by Jake Lowary
An increasing number of Tennessee parents are reporting their families are food insecure. Up more than 30% in just one year, 41.2% of Tennessee parents reported low or very low food security compared to 31.3% last year.
The latest release of the poll of more than 1,000 Tennessee parents by the Vanderbilt Center for Child Health Policy asked parents a series of questions focused on food security and changes in food spending due to increases in food prices. Food security was evaluated using a standardized questionnaire from the U.S. Department of Agriculture.
“This significant increase in low food security is alarming for the health of Tennessee children, who rely on adequate nutrition to grow and develop to their full potential,” said Cristin Fritz, MD, MPH, assistant professor of Pediatrics at Monroe Carell Jr. Children’s Hospital at Vanderbilt and a member of the center. “During the pandemic, Congress acted to provide additional supports for families. Now that these supports have ended, families are struggling to afford enough food.”
Previous polls from the center have shown nine in 10 Tennessee parents support free school lunch for all children.
Across the three grand divisions of the state, more parents in East (45%) and West Tennessee (44%) reported low or very low food security than parents in Middle Tennessee (38%).
There are also notable differences by race. More than half, 51%, of Black parents in Tennessee report low or very low food security compared to 38% of white parents.
Despite the increase in reported low food security and change in food spending habits, more than 50% of all parents said they did not receive any type of assistance over the last week or the last 12 months.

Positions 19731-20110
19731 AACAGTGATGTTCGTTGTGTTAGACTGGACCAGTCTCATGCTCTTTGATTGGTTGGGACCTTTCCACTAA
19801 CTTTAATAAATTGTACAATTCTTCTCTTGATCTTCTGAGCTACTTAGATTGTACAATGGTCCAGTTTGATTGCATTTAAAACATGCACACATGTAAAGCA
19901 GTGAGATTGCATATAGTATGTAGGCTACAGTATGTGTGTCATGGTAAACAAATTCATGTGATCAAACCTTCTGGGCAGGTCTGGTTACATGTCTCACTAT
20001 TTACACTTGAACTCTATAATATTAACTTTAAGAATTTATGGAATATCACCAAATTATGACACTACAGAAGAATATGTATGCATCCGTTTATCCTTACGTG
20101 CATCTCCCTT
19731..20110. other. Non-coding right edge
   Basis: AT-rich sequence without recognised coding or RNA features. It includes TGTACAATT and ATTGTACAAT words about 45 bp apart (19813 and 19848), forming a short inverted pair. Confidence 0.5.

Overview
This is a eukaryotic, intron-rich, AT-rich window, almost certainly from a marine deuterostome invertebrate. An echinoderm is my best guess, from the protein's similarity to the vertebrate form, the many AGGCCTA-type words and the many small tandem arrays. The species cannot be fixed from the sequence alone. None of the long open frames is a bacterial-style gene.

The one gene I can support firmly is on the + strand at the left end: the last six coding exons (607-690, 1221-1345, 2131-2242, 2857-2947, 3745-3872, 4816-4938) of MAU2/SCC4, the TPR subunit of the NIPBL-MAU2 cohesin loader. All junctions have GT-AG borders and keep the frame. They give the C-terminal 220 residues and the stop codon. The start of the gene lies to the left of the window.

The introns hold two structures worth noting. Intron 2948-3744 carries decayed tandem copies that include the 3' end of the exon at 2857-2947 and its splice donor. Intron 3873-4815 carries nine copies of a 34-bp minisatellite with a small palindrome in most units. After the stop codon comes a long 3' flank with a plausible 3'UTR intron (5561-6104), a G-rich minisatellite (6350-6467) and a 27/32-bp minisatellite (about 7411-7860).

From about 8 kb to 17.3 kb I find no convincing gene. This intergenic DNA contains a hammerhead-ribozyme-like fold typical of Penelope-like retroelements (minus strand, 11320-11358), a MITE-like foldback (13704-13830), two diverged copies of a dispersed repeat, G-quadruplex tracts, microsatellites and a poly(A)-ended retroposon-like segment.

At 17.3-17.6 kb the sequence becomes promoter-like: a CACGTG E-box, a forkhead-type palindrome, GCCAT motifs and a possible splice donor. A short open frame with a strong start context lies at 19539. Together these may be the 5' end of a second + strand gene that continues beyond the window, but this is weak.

“Growing up in a household that experiences food insecurity puts children at a higher risk of developing physical and mental health issues such as obesity, hypertension, diabetes, anxiety and depression,” said Fritz.
This year’s poll also explored food spending habits due to the rising cost of groceries seen nationally in recent months. More than 70% of Tennessee parents report that their family changed their food spending habits due to higher food prices.
Of that 70%, 29% of those families who changed their food spending habits said they changed their spending in part by skipping meals.
“Hunger among Tennessee children is a solvable problem,” said Stephen Patrick, MD, MPH, director of the Vanderbilt Center for Child Health Policy.
“The rapid increase in food insecurity among Tennessee families with children should be a call to action for all of us. No child should go hungry in our state.”
The poll is conducted annually in the fall and explores a variety of issues that impact Tennessee parents and their children. Parents were polled on food insecurity and insurance status as well as mental health and firearm safety. The poll is funded in part by a grant from the Boedecker Foundation.